Organization Brief

The mission of Family Centers (familycenters.org) is to empower children, adults, families, and communities to realize their potential. Family Centers achieves this mission by offering a multi-disciplinary approach aimed to help Fairfield County residents obtain the tools needed to establish a strong educational foundation, overcome complex and critical problems, carry on healthy productive lives, and achieve personal improvement. Since its inception in 1891, Family Centers has grown to offer quality health, education, and human service programs that address the ever-changing challenges affecting residents of Stamford, Greenwich, Darien, and New Canaan, Connecticut. Through 28 programs and services, Family Centers serves more than 23,000 Fairfield County residents each year. Family Centers’ programs include preschool and early care programs for young children; mental health, bereavement and family counseling services; primary medical and dental services; vocational and self-sufficiency support, English language, and basic literacy education, and much more.

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Family Centers offers support for family members
from the youngest through adults

How do you define Family Centers’ mission and will you highlight the services Family Centers provides to the children, families and individuals of lower Fairfield County, Connecticut?

Arnold: The overall mission of Family Centers is all about those we serve. We exist to help families and individuals, especially the ones that are financially challenged, navigate a path to success. Recognizing that it’s often multiple obstacles that get in the way of achieving one’s goals, we offer a solution-oriented, holistic approach that wraps around families with a wide range of supportive services, mental health and primary care. Ultimately, we would like to see every child and adult we assist gain the tools they need to reach their full potential. To accomplish this, we help remove barriers to education, employment, healthcare, and so much more. Our multi-disciplinary approach helps to level the playing field for people struggling with poverty and its many effects.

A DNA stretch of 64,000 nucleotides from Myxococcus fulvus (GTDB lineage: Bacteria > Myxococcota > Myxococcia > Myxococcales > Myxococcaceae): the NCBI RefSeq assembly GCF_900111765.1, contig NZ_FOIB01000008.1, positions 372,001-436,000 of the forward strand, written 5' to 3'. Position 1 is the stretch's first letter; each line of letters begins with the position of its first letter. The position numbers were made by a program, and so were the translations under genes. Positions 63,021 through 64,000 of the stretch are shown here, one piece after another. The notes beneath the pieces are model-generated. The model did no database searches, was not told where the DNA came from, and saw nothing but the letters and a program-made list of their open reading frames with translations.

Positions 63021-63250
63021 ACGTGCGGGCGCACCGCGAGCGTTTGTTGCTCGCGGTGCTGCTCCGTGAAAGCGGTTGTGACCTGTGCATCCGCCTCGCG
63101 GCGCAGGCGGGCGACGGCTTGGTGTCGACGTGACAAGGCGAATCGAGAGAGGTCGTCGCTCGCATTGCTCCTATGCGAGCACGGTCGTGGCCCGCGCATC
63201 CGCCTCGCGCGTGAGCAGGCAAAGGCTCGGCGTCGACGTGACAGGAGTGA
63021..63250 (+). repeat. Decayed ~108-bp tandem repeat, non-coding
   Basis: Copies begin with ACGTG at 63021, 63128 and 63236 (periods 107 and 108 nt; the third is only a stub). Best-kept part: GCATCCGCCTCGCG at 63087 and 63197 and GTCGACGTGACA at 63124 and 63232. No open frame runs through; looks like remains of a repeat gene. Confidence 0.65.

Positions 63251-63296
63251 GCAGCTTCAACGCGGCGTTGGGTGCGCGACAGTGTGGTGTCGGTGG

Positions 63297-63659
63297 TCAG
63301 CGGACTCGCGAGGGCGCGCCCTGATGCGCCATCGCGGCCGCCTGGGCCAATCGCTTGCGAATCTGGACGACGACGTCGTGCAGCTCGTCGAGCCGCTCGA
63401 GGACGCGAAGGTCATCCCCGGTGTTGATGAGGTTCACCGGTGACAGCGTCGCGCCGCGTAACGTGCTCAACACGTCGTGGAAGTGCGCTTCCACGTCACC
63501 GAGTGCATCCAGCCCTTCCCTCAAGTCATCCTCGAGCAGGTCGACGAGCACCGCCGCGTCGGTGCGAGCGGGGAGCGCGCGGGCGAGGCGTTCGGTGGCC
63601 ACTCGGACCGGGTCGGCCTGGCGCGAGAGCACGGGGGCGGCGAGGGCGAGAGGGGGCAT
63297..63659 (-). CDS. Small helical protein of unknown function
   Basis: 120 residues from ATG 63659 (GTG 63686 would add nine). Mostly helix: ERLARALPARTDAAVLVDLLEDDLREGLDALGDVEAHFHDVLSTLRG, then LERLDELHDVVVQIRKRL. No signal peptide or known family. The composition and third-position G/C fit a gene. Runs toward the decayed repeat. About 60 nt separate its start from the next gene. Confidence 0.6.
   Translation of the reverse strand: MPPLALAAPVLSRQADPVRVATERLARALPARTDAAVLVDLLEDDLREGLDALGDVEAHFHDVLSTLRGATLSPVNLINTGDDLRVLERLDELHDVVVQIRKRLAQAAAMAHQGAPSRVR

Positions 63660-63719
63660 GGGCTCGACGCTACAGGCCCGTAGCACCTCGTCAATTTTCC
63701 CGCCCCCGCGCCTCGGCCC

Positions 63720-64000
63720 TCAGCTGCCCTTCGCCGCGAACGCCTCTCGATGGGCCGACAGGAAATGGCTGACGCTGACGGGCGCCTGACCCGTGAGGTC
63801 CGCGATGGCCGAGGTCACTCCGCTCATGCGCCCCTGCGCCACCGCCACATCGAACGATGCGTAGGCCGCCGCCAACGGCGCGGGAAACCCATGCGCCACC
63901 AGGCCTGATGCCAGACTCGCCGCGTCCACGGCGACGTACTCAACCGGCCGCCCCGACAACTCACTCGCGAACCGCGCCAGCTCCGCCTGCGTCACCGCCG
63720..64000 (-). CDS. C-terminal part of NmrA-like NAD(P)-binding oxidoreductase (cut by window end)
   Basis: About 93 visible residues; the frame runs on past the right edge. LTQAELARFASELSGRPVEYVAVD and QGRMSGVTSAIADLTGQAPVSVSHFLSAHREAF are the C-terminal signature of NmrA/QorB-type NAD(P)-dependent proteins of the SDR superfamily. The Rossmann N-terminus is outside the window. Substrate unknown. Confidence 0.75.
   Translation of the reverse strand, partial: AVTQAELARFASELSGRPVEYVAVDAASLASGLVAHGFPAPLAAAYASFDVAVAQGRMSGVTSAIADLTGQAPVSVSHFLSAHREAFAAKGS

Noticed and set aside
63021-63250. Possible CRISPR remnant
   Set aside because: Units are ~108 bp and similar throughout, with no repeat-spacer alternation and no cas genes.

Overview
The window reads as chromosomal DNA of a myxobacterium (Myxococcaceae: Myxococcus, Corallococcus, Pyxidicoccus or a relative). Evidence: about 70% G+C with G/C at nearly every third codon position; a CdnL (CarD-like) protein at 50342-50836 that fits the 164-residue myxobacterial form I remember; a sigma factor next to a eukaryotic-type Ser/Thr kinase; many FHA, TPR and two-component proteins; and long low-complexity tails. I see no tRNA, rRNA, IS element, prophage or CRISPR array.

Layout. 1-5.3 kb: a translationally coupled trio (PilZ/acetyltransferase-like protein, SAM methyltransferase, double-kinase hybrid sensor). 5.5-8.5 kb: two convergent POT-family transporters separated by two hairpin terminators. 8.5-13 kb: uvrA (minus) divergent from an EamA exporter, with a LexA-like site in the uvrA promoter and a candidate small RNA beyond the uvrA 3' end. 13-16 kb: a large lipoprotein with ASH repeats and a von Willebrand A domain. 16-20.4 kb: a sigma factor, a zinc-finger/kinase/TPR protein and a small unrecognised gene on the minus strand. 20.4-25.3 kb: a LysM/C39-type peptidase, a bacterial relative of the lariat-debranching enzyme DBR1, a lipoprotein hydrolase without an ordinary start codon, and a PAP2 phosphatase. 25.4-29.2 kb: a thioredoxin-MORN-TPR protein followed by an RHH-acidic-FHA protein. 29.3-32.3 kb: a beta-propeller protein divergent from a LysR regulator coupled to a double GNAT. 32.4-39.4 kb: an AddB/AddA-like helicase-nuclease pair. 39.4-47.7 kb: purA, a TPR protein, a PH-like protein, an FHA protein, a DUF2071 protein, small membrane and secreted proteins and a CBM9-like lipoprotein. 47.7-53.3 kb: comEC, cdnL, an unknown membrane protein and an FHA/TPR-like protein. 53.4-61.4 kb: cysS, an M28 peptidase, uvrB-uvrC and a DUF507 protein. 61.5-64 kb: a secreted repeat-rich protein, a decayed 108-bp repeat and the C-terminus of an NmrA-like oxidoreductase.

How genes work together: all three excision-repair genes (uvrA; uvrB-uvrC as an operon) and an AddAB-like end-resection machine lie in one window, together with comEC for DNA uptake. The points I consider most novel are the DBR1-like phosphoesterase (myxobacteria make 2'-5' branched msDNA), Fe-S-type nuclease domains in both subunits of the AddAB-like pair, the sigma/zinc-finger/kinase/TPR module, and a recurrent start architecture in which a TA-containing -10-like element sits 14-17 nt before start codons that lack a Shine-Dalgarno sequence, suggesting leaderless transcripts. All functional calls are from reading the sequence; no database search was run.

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With a team that includes medical and nursing professionals, social workers, educators, community health workers, job trainers, literacy tutors, and a wide variety of specialists, we can gain a clear overview of a client’s life and their unique set of challenges. Our professionals establish a deep level of trust with our clients whether someone enters through our health clinics, employment preparation, early education programs or our myriad supportive services. This enables us to connect people to multiple programs that will support them in achieving their goals.

Since its inception, Family Centers has had a reputation as a leader in education and human services. How do these programs ensure the long-term success of the community’s residents?

Sexer: Our professionals that facilitate our education and human service programs help families stabilize and thrive. Everything we do focuses on closing the opportunity and achievement gaps that prevent students and their families from attaining academic success and positive life outcomes. From educating our youngest clients in our Early Care and Education program, to supporting our aging population with home visits, we strive to provide targeted, meaningful interventions that have a positive impact on our clients’ lives.